In 2010 I put a presentation together for Indigo Books to explore some ideas with them about creating small book stores or kiosks in small community enterprises and local businesses which would have a limited inventory and include books from local authors and publishers as well as the latest bestsellers along with a terminal for people to order online. I saw this as a way to improve the customer experience, increase customer visits, generate transaction revenue for the business or community, contribute to local community interests, and leverage the Indigo fulfillment system in the interests of the company and increase the contribution to a number of interests we have in common as communities of common enterprise, communities of common interest, and as a country in the publishing, distribution, and contribution of books to our knowledge, understanding, and appreciation of our world
The introduction below has been updated with information from the more current Read Between the Lines from the information I took from an earlier film, Writing on the Wall. What follows in The Next Chapters section is the same as My original presentation. I didn’t approach Indigo after I prepared this because I realized this could all be done by local community enterprises and local businesses on their own and Indigo, who has a commission system, would benefit without having to invest in making the idea possible. Some of the content in the introduction came from the Indigo website at the time.
The Next Chapter
What is the next chapter? Where have we come from? Where are we now? Where are we going? What stories are we creating? What stories could we be creating? What is the next chapter?
The next chapters are about how we change the way we see and do things, how we improve our ability to communicate and create connections with one another, and how we make creative community enterprise around our individual, community, and common human interests possible.
Creating a better world for ourselves lies in creating opportunities for people to learn, contribute, and create connections and relationships.
Read Between the Lines
- 30% of Grade 3 students lack basic literacy skills. That means in a class of 26 kids, 8 are going to fall behind and are four times more likely to drop out of high school.
- Over the past 25 years, funding for public school libraries has been drastically cut.
- Thousands of school across Canada are in critical need of books
- In 1970 Canadian schools budgeted to buy three books per child per year. Today school budgets allow for less than one third of a book per child.
- 49% of Canadian adults have low literacy skills
- A 1 % increase in literacy will add $32 billion to our economy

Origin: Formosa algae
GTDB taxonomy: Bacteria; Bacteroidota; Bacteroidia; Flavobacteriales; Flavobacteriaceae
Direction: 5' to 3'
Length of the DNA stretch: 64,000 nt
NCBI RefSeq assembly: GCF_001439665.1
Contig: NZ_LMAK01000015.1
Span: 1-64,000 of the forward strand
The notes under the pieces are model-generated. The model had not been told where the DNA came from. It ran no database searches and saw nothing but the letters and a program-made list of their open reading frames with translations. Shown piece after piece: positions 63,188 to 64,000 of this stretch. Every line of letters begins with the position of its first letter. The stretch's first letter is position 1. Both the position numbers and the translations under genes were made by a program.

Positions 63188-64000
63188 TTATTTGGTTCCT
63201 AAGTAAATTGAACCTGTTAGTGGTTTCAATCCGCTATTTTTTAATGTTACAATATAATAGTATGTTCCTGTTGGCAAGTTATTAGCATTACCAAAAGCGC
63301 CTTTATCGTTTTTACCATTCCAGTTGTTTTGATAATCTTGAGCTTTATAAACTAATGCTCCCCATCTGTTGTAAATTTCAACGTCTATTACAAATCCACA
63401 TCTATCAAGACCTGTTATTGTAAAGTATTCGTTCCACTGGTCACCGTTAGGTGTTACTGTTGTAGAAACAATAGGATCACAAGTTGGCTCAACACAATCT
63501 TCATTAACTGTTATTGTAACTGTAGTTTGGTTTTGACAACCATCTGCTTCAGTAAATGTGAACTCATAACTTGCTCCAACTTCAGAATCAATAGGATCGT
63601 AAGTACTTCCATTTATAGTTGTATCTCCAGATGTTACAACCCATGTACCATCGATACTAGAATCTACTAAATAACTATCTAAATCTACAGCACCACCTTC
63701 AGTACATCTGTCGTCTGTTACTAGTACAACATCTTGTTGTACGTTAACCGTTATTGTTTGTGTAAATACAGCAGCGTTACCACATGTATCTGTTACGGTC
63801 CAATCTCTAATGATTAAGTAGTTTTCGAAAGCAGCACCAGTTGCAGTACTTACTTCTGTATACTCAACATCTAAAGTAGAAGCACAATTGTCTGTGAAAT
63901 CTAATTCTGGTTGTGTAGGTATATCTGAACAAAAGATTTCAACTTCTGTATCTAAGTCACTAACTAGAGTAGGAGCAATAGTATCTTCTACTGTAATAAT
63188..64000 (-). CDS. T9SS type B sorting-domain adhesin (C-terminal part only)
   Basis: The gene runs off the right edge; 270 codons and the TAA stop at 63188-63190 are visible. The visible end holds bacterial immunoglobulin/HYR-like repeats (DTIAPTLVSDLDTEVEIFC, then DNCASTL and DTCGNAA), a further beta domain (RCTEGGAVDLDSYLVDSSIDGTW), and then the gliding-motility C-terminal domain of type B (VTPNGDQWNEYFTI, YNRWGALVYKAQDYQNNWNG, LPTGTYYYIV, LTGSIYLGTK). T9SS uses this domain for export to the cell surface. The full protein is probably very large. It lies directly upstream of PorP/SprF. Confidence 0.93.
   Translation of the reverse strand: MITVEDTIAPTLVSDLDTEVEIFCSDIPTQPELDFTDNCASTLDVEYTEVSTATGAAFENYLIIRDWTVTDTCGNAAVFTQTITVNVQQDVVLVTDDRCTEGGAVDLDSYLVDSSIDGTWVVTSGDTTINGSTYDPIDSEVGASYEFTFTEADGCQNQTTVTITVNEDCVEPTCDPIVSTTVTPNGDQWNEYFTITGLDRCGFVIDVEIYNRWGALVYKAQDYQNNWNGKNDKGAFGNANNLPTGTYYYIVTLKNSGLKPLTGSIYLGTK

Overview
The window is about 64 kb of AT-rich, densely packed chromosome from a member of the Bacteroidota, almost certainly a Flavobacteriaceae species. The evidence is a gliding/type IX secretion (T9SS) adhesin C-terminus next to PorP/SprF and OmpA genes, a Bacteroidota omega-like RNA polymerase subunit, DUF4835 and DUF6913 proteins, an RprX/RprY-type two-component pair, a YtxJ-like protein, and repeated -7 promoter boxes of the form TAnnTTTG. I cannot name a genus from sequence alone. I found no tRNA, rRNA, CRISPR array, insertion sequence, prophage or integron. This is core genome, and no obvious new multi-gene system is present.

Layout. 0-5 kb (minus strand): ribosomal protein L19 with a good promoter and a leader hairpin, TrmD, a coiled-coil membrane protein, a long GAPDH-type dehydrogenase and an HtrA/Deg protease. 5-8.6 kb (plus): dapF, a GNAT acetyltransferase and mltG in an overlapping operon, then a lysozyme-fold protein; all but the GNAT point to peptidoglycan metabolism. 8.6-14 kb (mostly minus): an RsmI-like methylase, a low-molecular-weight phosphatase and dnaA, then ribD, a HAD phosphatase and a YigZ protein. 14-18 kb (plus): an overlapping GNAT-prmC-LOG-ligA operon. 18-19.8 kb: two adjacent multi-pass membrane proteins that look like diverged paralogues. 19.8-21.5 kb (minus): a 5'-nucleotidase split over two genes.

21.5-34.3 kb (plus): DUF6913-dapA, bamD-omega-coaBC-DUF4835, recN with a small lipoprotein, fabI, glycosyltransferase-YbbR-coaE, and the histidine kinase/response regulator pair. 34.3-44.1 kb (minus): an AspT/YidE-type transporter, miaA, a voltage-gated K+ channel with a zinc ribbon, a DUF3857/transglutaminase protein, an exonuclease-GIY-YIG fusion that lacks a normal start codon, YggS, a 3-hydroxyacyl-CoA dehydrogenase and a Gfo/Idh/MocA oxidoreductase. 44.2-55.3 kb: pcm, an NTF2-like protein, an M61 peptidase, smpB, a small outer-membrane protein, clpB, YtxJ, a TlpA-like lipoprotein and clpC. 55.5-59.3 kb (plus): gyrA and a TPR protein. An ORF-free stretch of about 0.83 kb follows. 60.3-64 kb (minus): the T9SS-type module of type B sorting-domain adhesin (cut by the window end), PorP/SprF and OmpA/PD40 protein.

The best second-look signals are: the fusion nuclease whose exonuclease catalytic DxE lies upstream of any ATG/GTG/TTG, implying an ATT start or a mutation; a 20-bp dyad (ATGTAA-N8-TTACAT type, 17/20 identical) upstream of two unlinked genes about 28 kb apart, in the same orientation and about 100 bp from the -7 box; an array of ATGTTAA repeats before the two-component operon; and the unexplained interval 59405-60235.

- 30% of Ontario’s Grade 3 children fail to meet provincial reading standards.
“The imagination, metaphorically at least, is a muscle. When somebody gives you a book they are giving you raw code. They are saying, here, there are twenty six letters and a handful of punctuation marks and you can use them to build a world. It is going to start turning your brain on because you are making stuff happen. You are not passive. You are a contributor.
One of the amazing things that literature does is that it puts us inside somebody else’s head. We experience their emotions and that is enormous because it gives us, at a very young age the leap that tells us that other people matter.”
“Because you are engaging with fictional characters, what you need to do to in order to understand the story is to understand the people. The better we could become at that then it’s likely the better our societies would be. So reading fiction isn’t just about entertainment. It’s a way of improving and practicing our thinking about what’s at the very centre of human life.”
Professor Emeritus, University of Toronto
“If you cannot read, you are automatically disenfranchised. Without literacy you are not part of society. You are simply on the outside.”
- 80% of prisoners are functionally illiterate
- Every year teachers spend over $200 million of their own money to buy books and learning materials.
- Thousands of public schools across Canada are still in severe need of funding for their libraries.
“Most people just assume that everybody learns to read in our schools. But it is just not true. We need to aspire to where 100% of our kids are rich, confident readers by the time they complete third grade. And nothing short of that ambition is good enough.”
Indigo Love of Reading Foundation
We can fix this problem. We can make Canadian kids the best readers in the world.
We just need to decide it matters.
The Indigo Love of Reading Foundation
What we know
We are in a crisis and may be losing entire generations to forms of illiteracy that will prevent them from surviving in the future.
What we are doing and how we are contributing
The love of reading foundation provides funding for ten school libraries each year. Our interest is to fund as many schools as we can with the resources we have.
What our interests are